DAZN And KDDI Partner To Offer 5G Streaming While DAZN Reveals Global Content Strategy
igital sports media company, DAZN, has begun the integration process of 5G by partnering with Japanese telecommunications firm, KDDI.
KDDI’s AU brand will offer customers 5G-enhanced, low-latency live viewing with faster downloading speeds.
AU customers will also be provided with the option to sign up for a three-month free trial which includes access to DAZN through an unlimited 5G data plan.
DAZN’s Japanese service offers a wide range of live sports including baseball, and domestic top-flight soccer.
The two companies previously had a deal in place which allowed KDDI to offer direct carrier billing for the sports streaming service.
DAZN chief subscription officer, Ben King, said: “The possibilities of 5G and our partnership with KDDI kick starts some incredible opportunities for us to take that sports viewing experience to the next level.”
“Starting today, fans in Japan can enjoy the action from their favourite teams across J League, NPB, Formula One and the Premier League in superb 5G AU quality, and faster than ever.”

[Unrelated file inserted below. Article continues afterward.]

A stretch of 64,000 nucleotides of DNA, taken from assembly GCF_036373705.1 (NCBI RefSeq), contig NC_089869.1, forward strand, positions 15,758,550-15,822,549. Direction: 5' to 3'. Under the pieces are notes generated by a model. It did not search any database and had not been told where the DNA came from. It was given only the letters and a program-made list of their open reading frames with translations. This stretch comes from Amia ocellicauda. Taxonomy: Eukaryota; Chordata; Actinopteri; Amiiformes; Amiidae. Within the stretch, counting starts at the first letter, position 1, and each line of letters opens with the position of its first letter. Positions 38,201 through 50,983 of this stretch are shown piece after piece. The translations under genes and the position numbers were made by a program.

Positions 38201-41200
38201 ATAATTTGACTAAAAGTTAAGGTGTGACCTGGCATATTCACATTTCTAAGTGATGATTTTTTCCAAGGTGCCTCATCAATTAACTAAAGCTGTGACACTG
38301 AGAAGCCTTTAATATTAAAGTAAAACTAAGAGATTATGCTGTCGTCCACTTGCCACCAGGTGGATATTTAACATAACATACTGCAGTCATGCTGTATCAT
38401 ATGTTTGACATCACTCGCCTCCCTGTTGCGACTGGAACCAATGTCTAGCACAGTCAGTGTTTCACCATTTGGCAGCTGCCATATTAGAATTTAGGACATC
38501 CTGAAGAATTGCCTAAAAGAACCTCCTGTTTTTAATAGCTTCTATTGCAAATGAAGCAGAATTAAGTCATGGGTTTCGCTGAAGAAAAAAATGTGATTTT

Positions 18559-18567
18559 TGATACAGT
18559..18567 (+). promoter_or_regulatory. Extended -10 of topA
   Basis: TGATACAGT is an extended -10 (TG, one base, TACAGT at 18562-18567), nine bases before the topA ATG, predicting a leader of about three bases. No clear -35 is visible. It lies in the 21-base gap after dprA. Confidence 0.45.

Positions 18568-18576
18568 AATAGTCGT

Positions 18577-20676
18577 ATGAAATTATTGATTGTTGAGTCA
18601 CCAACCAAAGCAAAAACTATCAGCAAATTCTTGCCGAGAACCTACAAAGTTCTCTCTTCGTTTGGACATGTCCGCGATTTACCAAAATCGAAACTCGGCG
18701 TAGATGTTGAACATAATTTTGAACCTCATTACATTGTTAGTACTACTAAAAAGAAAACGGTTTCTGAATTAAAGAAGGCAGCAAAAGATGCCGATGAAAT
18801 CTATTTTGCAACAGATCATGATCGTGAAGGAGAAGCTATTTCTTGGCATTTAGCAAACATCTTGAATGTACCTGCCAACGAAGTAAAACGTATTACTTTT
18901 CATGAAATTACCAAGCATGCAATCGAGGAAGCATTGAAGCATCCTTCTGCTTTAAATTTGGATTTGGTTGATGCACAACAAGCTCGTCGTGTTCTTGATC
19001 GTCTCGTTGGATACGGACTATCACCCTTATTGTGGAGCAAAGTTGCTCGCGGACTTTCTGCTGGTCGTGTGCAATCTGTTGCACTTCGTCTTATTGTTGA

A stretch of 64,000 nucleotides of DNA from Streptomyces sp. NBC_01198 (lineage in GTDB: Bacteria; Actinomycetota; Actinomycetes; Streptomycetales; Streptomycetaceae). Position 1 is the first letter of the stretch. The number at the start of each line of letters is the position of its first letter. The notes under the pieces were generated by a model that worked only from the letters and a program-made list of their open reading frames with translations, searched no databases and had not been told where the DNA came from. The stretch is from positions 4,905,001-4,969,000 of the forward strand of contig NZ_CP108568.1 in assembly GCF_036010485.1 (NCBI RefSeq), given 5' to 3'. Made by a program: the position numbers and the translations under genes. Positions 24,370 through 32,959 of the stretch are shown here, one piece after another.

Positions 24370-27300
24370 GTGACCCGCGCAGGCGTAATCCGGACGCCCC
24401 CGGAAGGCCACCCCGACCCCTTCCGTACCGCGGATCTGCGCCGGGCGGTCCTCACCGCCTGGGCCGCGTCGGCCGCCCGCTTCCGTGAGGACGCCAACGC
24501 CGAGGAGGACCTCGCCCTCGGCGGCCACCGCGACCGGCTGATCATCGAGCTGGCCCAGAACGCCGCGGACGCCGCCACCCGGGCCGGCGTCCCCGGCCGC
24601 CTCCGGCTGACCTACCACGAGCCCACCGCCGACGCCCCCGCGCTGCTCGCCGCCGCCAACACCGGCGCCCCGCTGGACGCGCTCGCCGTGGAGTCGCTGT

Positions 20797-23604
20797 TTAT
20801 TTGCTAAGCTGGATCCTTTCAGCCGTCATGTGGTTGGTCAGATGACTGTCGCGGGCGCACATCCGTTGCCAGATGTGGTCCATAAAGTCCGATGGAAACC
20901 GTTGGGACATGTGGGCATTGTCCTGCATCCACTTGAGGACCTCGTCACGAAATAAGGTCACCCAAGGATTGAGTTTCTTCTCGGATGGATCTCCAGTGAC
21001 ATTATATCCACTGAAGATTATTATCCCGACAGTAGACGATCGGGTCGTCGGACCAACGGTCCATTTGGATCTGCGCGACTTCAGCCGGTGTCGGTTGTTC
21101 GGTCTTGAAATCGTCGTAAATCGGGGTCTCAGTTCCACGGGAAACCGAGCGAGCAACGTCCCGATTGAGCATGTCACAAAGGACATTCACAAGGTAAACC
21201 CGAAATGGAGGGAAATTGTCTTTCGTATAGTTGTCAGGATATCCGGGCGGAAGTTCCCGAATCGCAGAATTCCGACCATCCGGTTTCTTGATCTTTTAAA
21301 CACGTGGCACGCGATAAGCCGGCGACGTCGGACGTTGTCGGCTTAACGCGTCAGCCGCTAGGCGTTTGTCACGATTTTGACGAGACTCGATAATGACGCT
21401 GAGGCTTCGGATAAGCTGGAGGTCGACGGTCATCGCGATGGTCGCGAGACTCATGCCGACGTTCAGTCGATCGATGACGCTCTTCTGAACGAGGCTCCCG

“We look forward to working closely with KDDI to explore opportunities that 5G presents to create more interactive and more engaging viewing experiences including real-time data, community, gamification, augmented and virtual reality,” King said.
The move comes as DAZN revealed its new global content plan, with several original content productions featuring such sporting stars as Cristiano Ronaldo, Anthony Joshua, Canelo Alvarez, and Gennadiy Golovkin.
The headline content piece is ‘Parrallel Worlds’, which is a new docuseries connecting athletes from different sports to examine similarities in what makes them great, starting with Ronaldo and Golovkin in episode one.
DAZN senior vice-president of content strategy, Hugh Sleight, said COVID-19 has allowed DAZN’s in-house team to offer a different perspective on sport.
“We’re not going to grow as a sports platform without live sport, but I think the pandemic has emphasised the fans’ need for content beyond live sports,” Sleight told Variety.
“That need was always there, and I think it fits within the evolution of our design to service sports fans in a more 360-degree way…
“We worked hard to put together a slate of content that really caters to boxing fans.
“I think that must be a core approach of ours moving forward.
“Right now, we’re doing a great job with big, global released live sport.
“But even then, something like the Champions League final, which is a big global event, is way more popular in European markets than it is in others.
“The story around sporting events is often very, very local.
So, while we are focused on a few big global projects, beyond that it’s all about local content creation,” he said.